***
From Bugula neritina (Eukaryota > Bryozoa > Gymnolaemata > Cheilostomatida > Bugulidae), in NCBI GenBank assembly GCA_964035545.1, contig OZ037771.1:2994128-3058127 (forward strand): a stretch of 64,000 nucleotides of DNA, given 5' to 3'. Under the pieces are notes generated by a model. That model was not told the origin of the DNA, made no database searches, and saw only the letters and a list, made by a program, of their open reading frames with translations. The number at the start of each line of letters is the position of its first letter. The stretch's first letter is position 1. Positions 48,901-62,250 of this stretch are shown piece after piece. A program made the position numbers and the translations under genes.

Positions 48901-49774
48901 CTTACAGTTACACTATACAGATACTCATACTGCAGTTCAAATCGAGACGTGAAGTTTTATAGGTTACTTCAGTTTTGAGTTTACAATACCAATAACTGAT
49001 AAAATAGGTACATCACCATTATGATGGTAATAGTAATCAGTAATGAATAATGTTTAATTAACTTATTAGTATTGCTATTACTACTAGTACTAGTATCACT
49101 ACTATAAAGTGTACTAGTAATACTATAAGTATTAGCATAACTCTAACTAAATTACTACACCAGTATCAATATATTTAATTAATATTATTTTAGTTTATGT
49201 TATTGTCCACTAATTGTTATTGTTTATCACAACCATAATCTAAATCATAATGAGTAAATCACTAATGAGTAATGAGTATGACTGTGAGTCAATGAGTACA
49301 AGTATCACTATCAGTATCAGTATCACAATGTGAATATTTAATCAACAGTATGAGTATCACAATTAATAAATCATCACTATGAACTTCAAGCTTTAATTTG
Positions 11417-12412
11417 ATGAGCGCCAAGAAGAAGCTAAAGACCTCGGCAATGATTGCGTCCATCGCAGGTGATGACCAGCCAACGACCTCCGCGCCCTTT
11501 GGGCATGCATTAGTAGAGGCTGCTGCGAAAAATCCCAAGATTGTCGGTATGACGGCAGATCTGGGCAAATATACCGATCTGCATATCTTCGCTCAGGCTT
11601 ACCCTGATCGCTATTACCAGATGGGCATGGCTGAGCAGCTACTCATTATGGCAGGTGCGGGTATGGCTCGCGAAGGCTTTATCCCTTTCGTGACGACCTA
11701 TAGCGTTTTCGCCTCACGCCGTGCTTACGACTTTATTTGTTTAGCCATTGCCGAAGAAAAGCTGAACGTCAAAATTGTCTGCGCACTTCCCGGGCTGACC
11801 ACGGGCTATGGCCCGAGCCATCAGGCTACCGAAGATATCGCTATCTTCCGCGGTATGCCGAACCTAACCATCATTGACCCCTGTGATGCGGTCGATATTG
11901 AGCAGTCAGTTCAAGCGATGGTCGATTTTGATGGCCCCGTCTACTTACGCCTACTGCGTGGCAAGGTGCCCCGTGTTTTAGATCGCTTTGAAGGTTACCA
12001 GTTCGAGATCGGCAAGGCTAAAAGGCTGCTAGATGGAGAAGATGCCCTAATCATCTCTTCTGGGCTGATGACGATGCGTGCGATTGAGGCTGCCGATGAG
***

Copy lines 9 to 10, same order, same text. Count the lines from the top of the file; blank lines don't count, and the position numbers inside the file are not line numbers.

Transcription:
11417 ATGAGCGCCAAGAAGAAGCTAAAGACCTCGGCAATGATTGCGTCCATCGCAGGTGATGACCAGCCAACGACCTCCGCGCCCTTT
11501 GGGCATGCATTAGTAGAGGCTGCTGCGAAAAATCCCAAGATTGTCGGTATGACGGCAGATCTGGGCAAATATACCGATCTGCATATCTTCGCTCAGGCTT